This book on the left is one of my favorites of all time.
Erasure, by Percival Everett, is a novel that chronicles a fiction writer, who happens to be black, and his struggle with the state of black books. If you're a writer, or an avid reader, I strongly recommend you read this novel. It is funny. It is sad. It says a lot about where and how readers and some say the industry views fiction by writers who happen to be black. I wrote a blog entry about Percival Everett back in October 2005.
With that in mind...
Over the holidays, I visited a number of bookstores to buy books, sign books, and see what's new on the shelves.
I noticed that every "Black" or "African American" fiction section (which is another commentary in itself -- black fiction section and everybody else's fiction section, i.e. general fiction) is quite colorful. Especially the covers that are facing outward. The sections are filled with salacious covers, scantily clad models, some guns, some shiny cars, street elements, etc... Much more colorful than the other parts of the bookstores I visited over holiday. Talked with a few bookstore employees on their thoughts, just to see what's selling and what's up, and the consensus is: The titles are selling... BIG TIME!
In today's New York Times, author Nick Chiles, shares an opinion piece on the whole "Street Lit"/"Black Lit" dichotomy in fiction today. It's very interesting reading. Good for discussion. Found it while browsing during lunchtime.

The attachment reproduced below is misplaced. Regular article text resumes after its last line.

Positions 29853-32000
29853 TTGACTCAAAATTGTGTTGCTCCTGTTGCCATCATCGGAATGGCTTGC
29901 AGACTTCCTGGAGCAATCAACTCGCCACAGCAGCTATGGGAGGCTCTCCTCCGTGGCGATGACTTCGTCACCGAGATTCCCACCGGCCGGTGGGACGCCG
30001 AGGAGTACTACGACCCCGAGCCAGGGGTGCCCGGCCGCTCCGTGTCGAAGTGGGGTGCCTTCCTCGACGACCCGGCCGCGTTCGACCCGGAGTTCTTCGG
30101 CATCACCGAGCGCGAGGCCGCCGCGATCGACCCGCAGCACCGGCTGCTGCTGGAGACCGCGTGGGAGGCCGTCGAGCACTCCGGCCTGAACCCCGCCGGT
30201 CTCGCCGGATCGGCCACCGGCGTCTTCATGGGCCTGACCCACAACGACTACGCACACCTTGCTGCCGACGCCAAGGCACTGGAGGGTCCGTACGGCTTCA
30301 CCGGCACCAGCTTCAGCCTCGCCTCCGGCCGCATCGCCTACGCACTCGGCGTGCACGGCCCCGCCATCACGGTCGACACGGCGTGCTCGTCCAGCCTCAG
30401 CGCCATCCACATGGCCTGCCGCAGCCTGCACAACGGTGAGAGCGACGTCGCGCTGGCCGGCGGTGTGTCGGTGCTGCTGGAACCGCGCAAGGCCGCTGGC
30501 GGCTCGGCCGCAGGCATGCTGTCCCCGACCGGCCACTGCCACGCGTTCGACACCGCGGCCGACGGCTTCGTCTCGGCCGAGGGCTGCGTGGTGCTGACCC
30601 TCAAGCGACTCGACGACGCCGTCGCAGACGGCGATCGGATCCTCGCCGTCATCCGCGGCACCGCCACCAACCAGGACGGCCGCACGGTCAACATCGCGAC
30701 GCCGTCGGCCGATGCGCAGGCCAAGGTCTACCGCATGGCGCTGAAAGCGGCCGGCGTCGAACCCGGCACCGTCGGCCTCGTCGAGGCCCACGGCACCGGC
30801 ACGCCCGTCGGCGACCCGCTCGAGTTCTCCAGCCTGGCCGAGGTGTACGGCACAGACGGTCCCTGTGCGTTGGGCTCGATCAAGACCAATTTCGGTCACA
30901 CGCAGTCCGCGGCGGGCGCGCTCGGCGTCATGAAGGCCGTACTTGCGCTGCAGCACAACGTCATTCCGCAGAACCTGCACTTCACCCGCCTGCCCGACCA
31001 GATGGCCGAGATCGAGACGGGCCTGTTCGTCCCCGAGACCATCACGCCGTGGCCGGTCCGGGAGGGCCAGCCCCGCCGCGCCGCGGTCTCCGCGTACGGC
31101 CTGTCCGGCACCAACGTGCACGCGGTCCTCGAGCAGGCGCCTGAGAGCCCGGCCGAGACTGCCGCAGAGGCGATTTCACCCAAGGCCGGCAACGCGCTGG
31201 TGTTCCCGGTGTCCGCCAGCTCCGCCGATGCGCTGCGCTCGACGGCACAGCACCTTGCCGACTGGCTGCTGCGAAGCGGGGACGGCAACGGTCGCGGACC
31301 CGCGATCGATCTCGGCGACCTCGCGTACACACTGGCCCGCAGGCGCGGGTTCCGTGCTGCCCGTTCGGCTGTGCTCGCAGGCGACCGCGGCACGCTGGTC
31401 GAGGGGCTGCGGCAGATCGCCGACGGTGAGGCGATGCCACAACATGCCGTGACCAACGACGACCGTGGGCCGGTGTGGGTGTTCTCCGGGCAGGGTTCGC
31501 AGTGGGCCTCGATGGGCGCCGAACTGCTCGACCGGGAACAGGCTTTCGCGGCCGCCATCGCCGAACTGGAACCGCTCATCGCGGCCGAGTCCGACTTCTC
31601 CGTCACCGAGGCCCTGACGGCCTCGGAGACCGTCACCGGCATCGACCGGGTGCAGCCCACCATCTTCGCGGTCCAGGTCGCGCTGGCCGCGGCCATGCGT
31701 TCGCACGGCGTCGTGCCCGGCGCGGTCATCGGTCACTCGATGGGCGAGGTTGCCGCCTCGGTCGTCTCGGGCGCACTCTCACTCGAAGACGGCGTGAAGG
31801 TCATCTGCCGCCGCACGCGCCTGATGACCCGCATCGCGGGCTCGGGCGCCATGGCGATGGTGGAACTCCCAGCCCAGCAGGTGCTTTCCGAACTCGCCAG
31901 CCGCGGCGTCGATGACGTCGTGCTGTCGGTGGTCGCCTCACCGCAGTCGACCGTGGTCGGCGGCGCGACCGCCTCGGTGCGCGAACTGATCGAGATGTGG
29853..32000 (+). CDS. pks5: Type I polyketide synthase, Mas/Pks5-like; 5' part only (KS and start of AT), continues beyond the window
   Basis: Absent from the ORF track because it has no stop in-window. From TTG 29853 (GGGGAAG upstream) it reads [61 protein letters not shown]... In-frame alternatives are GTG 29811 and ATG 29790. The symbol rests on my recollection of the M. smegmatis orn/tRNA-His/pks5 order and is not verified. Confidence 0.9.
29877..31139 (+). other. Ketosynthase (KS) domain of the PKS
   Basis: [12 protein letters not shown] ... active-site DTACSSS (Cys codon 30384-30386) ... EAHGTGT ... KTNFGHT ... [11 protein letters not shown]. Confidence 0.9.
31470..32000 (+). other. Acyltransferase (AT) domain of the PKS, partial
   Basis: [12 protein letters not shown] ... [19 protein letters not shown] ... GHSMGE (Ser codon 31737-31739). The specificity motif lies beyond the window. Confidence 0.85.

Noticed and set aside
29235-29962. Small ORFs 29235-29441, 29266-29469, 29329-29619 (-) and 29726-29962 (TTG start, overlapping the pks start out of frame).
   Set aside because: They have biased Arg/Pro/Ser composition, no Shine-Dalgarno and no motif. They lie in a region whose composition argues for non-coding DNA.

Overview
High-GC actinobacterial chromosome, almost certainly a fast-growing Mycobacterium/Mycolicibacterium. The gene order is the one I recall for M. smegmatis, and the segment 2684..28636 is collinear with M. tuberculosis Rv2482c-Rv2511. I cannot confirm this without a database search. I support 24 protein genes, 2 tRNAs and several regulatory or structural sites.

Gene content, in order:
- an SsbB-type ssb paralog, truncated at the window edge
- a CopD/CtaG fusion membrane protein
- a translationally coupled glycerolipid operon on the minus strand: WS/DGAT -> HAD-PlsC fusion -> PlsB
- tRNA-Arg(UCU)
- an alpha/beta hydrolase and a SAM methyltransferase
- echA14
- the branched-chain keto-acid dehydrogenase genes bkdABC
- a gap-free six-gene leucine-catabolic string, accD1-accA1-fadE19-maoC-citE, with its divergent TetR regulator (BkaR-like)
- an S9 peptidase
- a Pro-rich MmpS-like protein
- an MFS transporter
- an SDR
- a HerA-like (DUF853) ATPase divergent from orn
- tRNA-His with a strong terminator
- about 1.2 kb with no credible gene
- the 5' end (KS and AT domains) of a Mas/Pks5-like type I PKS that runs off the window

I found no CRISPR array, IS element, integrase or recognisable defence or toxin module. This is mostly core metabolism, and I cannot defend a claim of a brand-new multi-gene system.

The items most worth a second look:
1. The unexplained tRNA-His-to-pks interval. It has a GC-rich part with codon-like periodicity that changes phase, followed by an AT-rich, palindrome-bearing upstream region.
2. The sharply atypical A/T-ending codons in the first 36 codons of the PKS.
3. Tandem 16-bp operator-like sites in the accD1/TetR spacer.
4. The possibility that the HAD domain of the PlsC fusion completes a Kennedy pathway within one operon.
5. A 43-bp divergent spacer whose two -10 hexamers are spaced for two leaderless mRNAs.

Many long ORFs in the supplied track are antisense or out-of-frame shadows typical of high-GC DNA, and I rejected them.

Other writers have discussed the influences of hip-hop, or so-called street culture, on literature. Many do it silently, though, and among tightly-lipped circles where you know your trust/confidence/opinions won't be broken. It's a sensitive subject among writers.
On one hand, many say the fact that these books are extremely popular means a new segment of folks are reading... maybe folks who wouldn't normally pick up a book for fun.
On the other hand, many say these books aren't holding up the strong tradition of writing and literature that we come from. They say these books wouldn't fly during the Harlem Renaissance.
Either way, there are strong opinions. What do you think? Have our books become, like our parents and elders often say, like music... where it's not like they used to make? Or is just like any other area of consumer goods -- some good, some not-so-good, and you sort through what you like or don't like?
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